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Insights into Editorial: Breathing space: on the strengthening rupee

Insights into Editorial: Breathing space: on the strengthening rupee


Rupee strengthens little with softer oil, fund flows:

Softer crude oil prices, along with foreign fund inflows, helped the rupee post over 1% gain against the dollar, giving hope for the current account deficit to remain within the tolerance limit and for a further reduction in petrol and diesel prices.

This is no surprise since imported oil meets about 80% of India’s total demand. The value of the rupee tanked amid the uptrend in oil prices which lasted till early October.

Fuel prices across major Indian cities have fallen significantly in the last few weeks.


Indian Scenario:

India has 0.5% of the oil and gas resources of the world and 15% of the world’s population. This makes India heavily dependent on the import of the crude oil and natural gas.

India is the fourth-largest Liquefied Natural Gas (LNG) importer after Japan, South Korea and China, and accounts for 5.8 per cent of the total global trade.

India the third-largest oil consuming nation in the world and  India’s oil consumption grew 8.3 per cent year-on-year to 212.7 million tonnes in 2016, as against the global growth of 1.5 per cent.


Impact of fall in Crude oil prices on Economy:

The fall in global crude oil prices comes as a big relief to the Central government, which has faced increasing macroeconomic and political pressure due to rising prices.

According to UBS, a drop of $10 in the price of oil can improve India’s current account and fiscal deficits by 0.5% and 0.1% of GDP, respectively.

The Reserve Bank of India will be relieved as it will have to worry less about the rupee and oil-induced inflation.

This points to an increase in investor confidence in the economy as the fundamentals improve.

But rising global uncertainties, it may not be so easy to map what lies ahead for global crude oil prices and the rupee.

The December 6 meeting of the Organisation of the Petroleum Exporting Countries will make clear the response of oil producers to the sharp fall in prices.

Shale companies are also likely to respond to falling prices by cutting production; the profit break-even point for shale producers.


Rising oil prices could take a bite out of India’s economy:

Rebounding oil prices have pushed up oil import costs and will widen India’s currency account deficit. This will in turn weigh on the rupee, which is expected to depreciate further.

That widening deficit will result in a weakening rupee, as more imports mean India has to buy more foreign currencies to meet its needs.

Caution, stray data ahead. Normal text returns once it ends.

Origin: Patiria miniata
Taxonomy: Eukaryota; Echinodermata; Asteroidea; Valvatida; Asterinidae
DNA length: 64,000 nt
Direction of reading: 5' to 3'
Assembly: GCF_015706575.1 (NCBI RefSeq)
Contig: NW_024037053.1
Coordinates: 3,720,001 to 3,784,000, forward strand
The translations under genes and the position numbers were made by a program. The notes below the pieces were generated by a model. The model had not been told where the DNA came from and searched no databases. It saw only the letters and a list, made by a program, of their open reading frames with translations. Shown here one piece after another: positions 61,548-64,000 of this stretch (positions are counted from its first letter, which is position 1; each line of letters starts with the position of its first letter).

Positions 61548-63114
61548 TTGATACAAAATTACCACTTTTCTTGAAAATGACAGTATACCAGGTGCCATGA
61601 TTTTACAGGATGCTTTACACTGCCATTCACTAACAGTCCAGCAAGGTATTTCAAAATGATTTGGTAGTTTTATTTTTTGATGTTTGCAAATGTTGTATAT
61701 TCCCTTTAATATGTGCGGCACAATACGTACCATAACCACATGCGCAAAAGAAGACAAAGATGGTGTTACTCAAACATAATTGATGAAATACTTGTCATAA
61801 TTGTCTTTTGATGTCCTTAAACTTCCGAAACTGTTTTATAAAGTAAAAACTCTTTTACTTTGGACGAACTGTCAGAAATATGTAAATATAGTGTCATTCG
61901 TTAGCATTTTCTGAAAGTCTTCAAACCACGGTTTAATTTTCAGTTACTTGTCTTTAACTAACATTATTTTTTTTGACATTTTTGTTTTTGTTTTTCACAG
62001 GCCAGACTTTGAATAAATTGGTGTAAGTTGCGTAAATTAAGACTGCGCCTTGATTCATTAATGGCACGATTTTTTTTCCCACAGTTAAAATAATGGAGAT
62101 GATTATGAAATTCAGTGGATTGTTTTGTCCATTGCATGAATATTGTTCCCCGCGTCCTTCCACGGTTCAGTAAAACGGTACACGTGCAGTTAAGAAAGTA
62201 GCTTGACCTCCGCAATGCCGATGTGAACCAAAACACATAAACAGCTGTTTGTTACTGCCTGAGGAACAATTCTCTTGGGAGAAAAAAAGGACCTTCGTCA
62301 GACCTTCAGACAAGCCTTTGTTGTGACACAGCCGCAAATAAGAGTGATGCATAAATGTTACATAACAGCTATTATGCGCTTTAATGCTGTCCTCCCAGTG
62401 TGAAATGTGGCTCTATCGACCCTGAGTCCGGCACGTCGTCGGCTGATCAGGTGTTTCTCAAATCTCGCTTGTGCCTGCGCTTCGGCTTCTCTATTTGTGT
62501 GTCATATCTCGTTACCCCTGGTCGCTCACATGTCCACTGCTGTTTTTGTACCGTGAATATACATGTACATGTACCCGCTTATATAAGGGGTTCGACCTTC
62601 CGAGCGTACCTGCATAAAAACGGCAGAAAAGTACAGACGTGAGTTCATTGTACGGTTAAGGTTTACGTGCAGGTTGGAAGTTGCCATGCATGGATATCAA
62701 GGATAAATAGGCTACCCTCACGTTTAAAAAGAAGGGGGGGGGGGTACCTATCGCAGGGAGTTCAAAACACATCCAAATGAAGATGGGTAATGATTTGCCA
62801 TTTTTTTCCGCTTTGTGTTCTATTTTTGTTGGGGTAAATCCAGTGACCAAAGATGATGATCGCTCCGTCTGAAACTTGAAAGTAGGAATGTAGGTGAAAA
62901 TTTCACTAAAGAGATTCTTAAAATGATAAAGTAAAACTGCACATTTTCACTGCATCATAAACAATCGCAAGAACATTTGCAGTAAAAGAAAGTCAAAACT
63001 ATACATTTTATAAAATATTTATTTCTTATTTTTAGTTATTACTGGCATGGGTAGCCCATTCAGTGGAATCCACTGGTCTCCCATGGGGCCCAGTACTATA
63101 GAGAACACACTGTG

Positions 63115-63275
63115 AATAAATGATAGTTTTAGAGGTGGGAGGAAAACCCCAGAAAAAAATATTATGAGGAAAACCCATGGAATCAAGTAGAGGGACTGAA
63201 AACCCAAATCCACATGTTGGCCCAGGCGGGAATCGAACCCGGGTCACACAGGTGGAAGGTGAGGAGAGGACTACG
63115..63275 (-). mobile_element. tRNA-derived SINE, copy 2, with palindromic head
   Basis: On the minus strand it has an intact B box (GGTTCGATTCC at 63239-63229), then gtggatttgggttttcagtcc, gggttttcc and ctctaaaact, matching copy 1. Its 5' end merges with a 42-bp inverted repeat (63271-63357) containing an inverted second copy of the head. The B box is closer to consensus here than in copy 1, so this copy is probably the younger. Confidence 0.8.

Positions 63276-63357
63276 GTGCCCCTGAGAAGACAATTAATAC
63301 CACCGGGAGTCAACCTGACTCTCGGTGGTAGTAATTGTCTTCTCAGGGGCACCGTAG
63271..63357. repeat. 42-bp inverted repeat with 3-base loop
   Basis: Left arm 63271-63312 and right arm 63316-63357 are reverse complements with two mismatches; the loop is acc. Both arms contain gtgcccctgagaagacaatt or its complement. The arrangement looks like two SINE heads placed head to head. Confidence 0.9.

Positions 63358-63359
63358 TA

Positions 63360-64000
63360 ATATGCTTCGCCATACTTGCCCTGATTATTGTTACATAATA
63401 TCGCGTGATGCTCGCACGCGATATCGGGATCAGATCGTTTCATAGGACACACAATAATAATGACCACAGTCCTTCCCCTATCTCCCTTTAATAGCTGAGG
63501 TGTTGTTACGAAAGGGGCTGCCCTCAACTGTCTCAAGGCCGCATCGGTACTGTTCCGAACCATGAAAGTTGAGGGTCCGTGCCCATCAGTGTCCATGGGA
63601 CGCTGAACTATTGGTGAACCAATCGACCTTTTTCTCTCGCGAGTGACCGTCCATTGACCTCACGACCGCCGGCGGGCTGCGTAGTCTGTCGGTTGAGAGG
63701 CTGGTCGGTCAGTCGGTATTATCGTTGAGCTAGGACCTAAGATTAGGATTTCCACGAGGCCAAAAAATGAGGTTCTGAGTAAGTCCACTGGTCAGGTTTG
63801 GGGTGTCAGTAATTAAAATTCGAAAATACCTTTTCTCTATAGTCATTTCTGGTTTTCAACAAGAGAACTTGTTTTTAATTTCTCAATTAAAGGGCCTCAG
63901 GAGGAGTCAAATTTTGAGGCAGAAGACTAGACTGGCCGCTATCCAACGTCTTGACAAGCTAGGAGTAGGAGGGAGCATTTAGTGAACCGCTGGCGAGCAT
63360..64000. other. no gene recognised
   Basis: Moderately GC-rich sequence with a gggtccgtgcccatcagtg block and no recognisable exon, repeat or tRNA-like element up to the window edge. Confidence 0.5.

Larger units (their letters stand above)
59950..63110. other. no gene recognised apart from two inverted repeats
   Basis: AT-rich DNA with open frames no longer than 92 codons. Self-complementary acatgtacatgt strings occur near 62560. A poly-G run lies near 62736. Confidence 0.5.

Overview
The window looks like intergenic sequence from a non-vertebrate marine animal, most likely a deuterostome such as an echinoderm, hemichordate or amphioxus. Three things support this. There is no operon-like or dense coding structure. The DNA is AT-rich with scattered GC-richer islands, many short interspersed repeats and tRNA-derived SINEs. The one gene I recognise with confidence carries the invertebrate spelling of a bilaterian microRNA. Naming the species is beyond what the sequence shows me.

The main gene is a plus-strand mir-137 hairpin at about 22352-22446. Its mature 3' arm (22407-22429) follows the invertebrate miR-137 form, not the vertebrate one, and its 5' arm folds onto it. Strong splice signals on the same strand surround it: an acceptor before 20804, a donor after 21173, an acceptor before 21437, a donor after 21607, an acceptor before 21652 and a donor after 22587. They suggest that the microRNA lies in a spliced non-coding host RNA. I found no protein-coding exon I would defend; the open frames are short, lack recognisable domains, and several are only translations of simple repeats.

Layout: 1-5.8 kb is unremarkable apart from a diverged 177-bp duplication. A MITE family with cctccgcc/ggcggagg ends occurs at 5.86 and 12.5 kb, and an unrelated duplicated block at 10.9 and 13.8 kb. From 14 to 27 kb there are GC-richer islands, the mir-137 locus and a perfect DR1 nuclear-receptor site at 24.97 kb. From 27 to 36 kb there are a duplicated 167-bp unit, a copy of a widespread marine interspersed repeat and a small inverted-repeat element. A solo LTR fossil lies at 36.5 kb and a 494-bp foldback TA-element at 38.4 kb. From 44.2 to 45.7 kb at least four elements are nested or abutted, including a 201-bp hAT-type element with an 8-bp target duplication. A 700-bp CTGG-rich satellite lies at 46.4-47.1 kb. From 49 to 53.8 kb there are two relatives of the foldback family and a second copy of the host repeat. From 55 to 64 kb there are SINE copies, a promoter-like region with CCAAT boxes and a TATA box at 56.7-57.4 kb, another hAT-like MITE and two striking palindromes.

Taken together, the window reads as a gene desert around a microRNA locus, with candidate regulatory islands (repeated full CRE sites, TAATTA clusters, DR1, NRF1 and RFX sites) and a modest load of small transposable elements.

India could overtake China as the world’s largest oil demand growth center by 2024, according to a Wood Mackenzie report.

 Crude Oil Demand is expected to grow by 3.5 million barrels per day from 2017 to 2035, accounting for a third of global oil demand growth. That’s driven by rising income levels, a growing middle class and increasing need for mobility.


Will rupee strengthen?

As the dollar is strengthening and all accompanying fundamentals are strong, it looks difficult.

There are three important elements linked to the weak rupee:

  • Persistent current account deficit;
  • Episodes of net capital outflow in terms of speculative and debt capital outflow; and
  • Predominance of debt capital in forex reserves.

In the event of rupee depreciation, the RBI intervenes in the forex market with the objective of containing volatility.

This decline could be on account of the RBI selling dollars to intervene in the market to manage rupee volatility.

However, our efforts to further strengthen FDI and promote exports by diversification, improving the quality of our commodities, and focussing more on developing and emerging market economies will be helpful.

That is the only long term sustainable and viable way to prevent the rupee from falling.



Oil prices have shot up this year, and are set to go up further when sanctions on Iran kick in.

While currency dealers said the Reserve Bank of India was not present in the market, the strengthening of the rupee gave an opportunity to boost foreign exchange reserves.

The total foreign exchange reserves for the end of November 9 were $393 billion, down by $33 billion since its peak in April this year.


Way Ahead:

Government should focus on making strategic reserve storage facilities now as Gulf Countries are looking towards tapping the Indian oil demand due to low import demand form America owing to availability of shale gas at cheaper rate.

Moreover, Oil Corporation of Gulf Countries have shown interest in storage-refining in India since it can reduce their transport costs into Southeast Asia.

In future, Government may readily utilise this storage facility in the international markets as it can release inventory and book profits when prices climb, and recharge reservoirs when prices fall again.

India should look at using renewable energy to meet multiple objectives by increasing production: energy security, energy efficiency, decarbonization, and sustainability, among others.

India should capitalise on the relief offered by the fall in oil prices to improve its preparedness for any future jump in oil prices.